Before the workshops begin, participants must identify a machine-readable corpus of approximately twenty-thousand words or tokens in their language—that is, a collection of texts suitable for NLP. A particularly useful source of this material is the Library of Congress Digital Collections, which contains texts in various world languages.
"As a team who supports computational uses of our digital collections, LC Labs is excited to field questions from scholars who seek to use our digital collections in this way," said Eileen Jakeway, innovation specialist at LC Labs. Jakeway added that her team also considers the New Languages for NLP project as "an opportunity to highlight texts from our expansive collection that people may not already be aware of."
At the workshops, participants will learn to annotate their corpus and to train their data using the popular NLP tool spaCy, creating NLP models for their languages. The result? New tools that will enrich their scholarship.
Moreover, Janco explained, participants can "expect to learn practical Python skills and methods for the computational analysis of text," and to "gain experience with project management, data management, and community engagement." Keynotes by distinguished guests and small-group discussion will enhance the experience for all participants.
At the final workshop, scheduled for May 2022, participants will share their research at a public conference.
The impact of the New Languages by NLP project does not end with the final workshop. As part of the program, participants will publish their data, annotations, and models on an open-source platform, facilitating future scholarship in their language. Instructor materials will also be revised and published on DARIAH-CAMPUS so that others can benefit from them.
The New Languages for NLP project is just the latest CDH-supported initiative advancing DH research in diverse languages.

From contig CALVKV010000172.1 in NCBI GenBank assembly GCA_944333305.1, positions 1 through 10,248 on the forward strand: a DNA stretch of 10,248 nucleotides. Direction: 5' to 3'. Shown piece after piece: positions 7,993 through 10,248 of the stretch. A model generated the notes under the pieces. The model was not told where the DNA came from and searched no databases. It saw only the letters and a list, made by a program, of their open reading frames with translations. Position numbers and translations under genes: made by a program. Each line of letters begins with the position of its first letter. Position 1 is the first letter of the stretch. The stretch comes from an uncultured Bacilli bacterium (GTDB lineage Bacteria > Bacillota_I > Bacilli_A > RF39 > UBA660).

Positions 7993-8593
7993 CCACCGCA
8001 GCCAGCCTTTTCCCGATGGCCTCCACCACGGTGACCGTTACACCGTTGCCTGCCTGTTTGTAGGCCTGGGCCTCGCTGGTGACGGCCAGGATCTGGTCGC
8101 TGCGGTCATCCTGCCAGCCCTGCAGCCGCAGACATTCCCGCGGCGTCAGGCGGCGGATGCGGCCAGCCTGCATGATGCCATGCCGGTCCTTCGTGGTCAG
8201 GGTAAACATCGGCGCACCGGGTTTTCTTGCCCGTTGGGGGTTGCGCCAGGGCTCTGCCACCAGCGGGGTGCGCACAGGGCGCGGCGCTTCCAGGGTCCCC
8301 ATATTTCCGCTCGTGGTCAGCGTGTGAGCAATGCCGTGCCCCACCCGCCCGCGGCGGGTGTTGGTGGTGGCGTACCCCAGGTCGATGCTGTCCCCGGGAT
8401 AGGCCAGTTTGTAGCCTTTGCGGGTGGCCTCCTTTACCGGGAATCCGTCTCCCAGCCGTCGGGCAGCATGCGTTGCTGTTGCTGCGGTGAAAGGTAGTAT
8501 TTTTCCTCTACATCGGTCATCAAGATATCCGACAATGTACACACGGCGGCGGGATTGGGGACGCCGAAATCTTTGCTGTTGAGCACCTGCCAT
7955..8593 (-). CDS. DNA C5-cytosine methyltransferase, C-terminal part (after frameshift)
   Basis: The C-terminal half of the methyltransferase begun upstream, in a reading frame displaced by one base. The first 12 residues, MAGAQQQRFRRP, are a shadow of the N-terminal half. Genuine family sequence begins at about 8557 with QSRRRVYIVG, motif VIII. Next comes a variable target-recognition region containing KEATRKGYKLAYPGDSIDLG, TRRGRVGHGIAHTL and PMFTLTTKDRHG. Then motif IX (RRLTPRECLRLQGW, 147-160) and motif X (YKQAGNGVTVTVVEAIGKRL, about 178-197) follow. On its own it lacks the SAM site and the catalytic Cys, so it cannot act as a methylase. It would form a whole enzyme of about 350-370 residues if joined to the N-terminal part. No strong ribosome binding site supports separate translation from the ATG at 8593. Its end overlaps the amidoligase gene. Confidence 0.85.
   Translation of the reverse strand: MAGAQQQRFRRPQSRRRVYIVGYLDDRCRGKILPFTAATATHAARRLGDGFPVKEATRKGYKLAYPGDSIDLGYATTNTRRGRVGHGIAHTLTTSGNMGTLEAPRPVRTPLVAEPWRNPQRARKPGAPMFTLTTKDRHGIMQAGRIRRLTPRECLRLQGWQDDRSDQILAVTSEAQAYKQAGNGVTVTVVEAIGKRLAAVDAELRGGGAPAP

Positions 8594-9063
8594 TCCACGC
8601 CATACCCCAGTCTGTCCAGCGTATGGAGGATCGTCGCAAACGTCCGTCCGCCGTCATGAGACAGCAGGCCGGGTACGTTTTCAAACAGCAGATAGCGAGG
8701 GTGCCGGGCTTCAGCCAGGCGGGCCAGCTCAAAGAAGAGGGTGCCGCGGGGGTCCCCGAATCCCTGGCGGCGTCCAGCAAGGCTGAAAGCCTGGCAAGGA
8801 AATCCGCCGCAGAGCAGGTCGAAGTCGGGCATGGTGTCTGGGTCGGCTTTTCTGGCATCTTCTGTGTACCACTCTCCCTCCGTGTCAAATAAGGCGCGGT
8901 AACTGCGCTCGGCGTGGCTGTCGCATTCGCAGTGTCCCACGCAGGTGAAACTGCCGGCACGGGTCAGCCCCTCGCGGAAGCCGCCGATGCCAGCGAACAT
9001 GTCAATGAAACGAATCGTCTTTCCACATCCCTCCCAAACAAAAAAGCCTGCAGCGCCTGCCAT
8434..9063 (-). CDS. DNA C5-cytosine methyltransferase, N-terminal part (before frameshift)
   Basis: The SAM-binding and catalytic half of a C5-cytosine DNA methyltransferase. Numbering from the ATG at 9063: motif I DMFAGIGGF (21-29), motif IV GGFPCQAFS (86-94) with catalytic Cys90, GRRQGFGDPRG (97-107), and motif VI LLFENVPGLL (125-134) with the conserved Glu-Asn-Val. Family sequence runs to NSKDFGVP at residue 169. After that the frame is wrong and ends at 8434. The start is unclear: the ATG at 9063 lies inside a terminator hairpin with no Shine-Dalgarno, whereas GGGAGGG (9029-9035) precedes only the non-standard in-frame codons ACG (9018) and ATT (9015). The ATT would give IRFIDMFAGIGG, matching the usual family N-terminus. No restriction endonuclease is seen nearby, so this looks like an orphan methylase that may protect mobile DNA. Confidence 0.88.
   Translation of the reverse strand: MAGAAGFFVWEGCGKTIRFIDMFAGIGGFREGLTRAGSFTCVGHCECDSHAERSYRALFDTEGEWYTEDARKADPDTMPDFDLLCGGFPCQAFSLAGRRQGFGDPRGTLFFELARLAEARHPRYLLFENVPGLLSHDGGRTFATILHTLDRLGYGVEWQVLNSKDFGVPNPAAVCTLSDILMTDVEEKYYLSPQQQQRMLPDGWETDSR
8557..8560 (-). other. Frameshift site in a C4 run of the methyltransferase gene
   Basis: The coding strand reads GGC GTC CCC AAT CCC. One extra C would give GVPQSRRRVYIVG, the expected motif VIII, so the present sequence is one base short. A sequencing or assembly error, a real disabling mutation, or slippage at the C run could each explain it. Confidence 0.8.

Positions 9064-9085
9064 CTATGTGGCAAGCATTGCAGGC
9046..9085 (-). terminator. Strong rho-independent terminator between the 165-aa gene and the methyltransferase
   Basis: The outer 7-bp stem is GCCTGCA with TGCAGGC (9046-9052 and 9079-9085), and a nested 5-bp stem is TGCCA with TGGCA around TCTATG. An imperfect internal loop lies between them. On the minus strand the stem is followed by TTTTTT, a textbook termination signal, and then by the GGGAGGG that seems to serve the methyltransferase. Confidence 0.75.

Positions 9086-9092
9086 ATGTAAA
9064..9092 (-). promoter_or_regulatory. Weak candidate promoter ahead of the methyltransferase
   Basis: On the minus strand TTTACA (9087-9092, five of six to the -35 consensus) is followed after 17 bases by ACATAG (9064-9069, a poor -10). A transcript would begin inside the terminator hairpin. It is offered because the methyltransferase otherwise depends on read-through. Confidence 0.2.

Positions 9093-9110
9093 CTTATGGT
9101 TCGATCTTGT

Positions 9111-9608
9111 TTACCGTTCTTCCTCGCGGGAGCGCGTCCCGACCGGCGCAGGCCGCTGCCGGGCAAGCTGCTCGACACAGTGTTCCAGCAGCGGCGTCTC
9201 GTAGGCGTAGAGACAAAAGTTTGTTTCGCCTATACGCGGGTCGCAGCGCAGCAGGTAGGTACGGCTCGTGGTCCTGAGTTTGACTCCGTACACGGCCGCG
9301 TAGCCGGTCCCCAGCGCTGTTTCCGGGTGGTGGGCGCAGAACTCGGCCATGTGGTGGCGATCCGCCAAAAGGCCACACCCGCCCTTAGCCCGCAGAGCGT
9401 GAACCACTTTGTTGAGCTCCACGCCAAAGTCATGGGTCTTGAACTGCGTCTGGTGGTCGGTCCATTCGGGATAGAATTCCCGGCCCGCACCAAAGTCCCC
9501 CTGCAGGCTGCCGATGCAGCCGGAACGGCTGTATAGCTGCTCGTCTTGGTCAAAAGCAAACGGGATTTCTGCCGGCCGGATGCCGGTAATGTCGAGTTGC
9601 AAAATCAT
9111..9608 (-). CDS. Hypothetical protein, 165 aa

This summer, the CDH wrapped up development on the Princeton Ethiopian Miracles of Mary Project (PEMM), which centers on miracle stories written in Gəˁəz, or Classical Ethiopic. This academic year, the CDH is partnering with the Princeton Geniza Project, a database of documents written in four languages: Judaeo-Arabic, Hebrew, Aramaic, and Arabic.
Both PEMM and the Geniza Project have reinforced the need to diversify DH tools and resources even beyond NLP.
"Working with materials in languages other than English has made clear the possibilities and limitations of working with today’s DH tools," said Ermolaev. "We look forward to partnering with major institutions such as LOC and DARIAH to inspire and disseminate new scholarship in new languages."
Added Tasovac: "The humanities, both analogue and digital, can only thrive in diversity."
Author’s note: This is the first in a series of posts on multilingual DH at the CDH. Stay tuned for posts on CDH-affiliated working groups in Slavic, East Asian, and South Asian DH, and for more on our current partnership with the Princeton Geniza Project.
Any views, findings, conclusions, or recommendations expressed in this blog post do not necessarily represent those of the National Endowment for the Humanities.